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You are what you rate

21 May 201807:30PMintrospectionrants

We live in a hellish dystopia where we rate everything and everyone around us.

Well, not quite yet. But maybe we're getting there.

The technology we use shapes the way we interact with the world. In a world where everything you do is trackable and rateable, the things you choose to keep track of has an outsize influence on the way you see things.

Here's what I track, and why.


I've been keeping track of the beers I drink since December 2016, when Grace and I went down south with her family. There's a bunch of breweries down that way, and I was still fairly new to drinking beer. While we were down there Grace's brother Michael got me into Untappd, and it completely changed the way I drink.

Untappd is ostensibly a social network, but I don't really use its social features at all. The point of Untappd, for me, is self-discovery.

You see, there are a lot of different kinds of beer, and a lot of names for those kinds of beer. Beer is consumed in social situations, where you need to choose what you want quickly and without a lot of prep. And beer is a thing where if you get the wrong one, it'll completely ruin your experience. If you're part of a social circle which does drink beer, in other words, it's very useful to know what kinds of beers you like.

When I got on Untappd I was learning this the hard way. Keeping track of which varieties and which flavours I liked (and, possibly more importantly, didn't like) is hard. There's so much terminology flying around. Untappd let me aggregate all of that data to look at later, and focus on whether or not I liked the drink, rather than whether or not I'd read the label correctly.

And at the end of that process, I'd give it a rating. Three stars is the threshold for "I'd drink this if you put it in front of me". Four stars is the threshold for "I would actively seek this out again." And I've yet to give out a five, although Four Pines' Honey Green Almond Ale came pretty damn close.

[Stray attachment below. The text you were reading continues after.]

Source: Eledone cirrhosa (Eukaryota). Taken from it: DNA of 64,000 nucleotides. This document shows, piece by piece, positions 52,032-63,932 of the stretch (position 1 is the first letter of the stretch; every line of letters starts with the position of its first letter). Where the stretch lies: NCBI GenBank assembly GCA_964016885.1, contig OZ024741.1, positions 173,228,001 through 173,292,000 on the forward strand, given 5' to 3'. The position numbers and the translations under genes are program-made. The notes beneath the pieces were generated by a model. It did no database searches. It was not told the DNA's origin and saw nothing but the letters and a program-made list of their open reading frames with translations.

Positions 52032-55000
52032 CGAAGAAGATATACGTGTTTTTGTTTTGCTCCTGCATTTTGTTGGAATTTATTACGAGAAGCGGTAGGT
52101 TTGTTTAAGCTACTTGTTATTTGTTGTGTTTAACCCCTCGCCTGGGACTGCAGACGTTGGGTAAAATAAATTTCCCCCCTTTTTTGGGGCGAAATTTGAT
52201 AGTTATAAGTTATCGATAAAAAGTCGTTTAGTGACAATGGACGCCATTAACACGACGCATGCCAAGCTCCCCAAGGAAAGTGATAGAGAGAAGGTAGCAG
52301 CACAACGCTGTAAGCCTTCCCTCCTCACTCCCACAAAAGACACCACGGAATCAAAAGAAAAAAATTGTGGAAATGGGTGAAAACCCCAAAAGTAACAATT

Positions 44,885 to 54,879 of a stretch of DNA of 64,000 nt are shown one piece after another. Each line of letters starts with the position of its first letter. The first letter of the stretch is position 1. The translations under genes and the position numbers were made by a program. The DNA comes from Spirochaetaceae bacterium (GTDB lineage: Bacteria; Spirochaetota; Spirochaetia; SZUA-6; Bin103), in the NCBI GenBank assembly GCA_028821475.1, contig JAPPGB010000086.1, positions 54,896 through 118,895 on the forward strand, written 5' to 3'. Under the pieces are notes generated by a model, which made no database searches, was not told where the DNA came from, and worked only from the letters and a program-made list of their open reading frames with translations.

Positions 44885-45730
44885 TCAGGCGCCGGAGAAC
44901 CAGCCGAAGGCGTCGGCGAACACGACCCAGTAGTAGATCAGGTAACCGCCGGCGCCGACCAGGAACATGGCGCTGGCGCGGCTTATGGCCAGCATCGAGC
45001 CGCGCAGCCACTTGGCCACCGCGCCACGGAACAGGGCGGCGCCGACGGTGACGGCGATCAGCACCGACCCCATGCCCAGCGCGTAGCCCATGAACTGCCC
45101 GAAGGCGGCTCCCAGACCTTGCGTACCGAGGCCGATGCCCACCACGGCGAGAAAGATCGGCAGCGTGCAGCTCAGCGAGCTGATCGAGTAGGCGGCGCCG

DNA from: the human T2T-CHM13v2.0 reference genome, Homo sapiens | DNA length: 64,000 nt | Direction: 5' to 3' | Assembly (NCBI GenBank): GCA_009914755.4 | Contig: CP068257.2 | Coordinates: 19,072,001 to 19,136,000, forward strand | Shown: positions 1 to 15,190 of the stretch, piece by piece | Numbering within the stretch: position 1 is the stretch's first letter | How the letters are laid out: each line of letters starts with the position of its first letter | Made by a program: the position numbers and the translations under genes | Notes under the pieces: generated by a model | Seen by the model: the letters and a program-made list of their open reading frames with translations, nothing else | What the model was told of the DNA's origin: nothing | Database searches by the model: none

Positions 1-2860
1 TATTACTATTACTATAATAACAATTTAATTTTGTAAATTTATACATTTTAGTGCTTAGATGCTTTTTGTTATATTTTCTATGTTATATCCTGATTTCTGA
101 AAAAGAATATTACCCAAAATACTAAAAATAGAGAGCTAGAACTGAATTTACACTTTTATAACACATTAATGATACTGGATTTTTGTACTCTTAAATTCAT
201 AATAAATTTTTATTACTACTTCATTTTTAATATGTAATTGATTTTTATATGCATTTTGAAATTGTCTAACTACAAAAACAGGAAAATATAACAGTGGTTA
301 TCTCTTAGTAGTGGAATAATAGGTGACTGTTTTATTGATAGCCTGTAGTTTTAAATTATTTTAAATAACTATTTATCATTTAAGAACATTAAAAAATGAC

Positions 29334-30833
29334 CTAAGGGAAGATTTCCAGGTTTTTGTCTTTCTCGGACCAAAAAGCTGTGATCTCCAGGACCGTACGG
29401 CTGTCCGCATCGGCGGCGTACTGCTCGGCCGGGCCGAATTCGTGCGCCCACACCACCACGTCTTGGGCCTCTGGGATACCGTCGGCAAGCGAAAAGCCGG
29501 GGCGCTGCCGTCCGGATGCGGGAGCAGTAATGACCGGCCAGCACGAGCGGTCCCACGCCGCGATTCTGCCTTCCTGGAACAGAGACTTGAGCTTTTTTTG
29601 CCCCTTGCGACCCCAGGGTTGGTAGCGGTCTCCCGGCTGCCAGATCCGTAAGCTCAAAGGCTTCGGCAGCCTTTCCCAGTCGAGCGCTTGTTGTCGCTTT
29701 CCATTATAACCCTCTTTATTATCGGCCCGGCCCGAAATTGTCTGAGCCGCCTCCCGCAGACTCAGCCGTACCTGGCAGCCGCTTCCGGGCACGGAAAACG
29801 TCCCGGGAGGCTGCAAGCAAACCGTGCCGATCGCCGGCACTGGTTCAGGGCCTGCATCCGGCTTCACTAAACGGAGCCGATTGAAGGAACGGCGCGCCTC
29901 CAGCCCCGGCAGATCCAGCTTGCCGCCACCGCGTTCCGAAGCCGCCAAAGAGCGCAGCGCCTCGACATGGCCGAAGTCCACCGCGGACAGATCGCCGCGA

So it's thanks to Untappd that after almost a year I can say pretty confidently what kinds of beer I like. I prefer dark beers to pale beers, malty beers to hoppy beers, and pretty much any other beer to pretty much any IPA. Yes, that means sometimes I gave highly-rated award-winning beers three stars and a "meh just another ipa". Don't @ me.


Books are another matter entirely. I already know what kinds of books I like. The problem was remembering which ones I'd read.

I like to know where the stuff buzzing around my head comes from. There have been so many times that I could remember a quote, or a passage, or a character, or a scene, but not which book it's from. Maybe it's relevant to something I'm writing, maybe I enjoyed it and want to read it again, or maybe I just want to know where it came from so I can safely forget it again. I can't do any of those things if I can't remember the book.

Whatever the reason behind it, remembering the idea but not the source is just about the most frustrating thing in the world.

Now, tracking the books I read doesn't help with that directly, but it does at least tell me where to look. The risk is less of thinking I did read a book I didn't, and more of forgetting I've read one which I have.

So that's why I track them. It doesn't explain why I rate them.

I can tell you just by looking at the title whether or not I enjoyed a book. Maybe if I read hundreds of very similar books a year I'd need to rate them to remember what I thought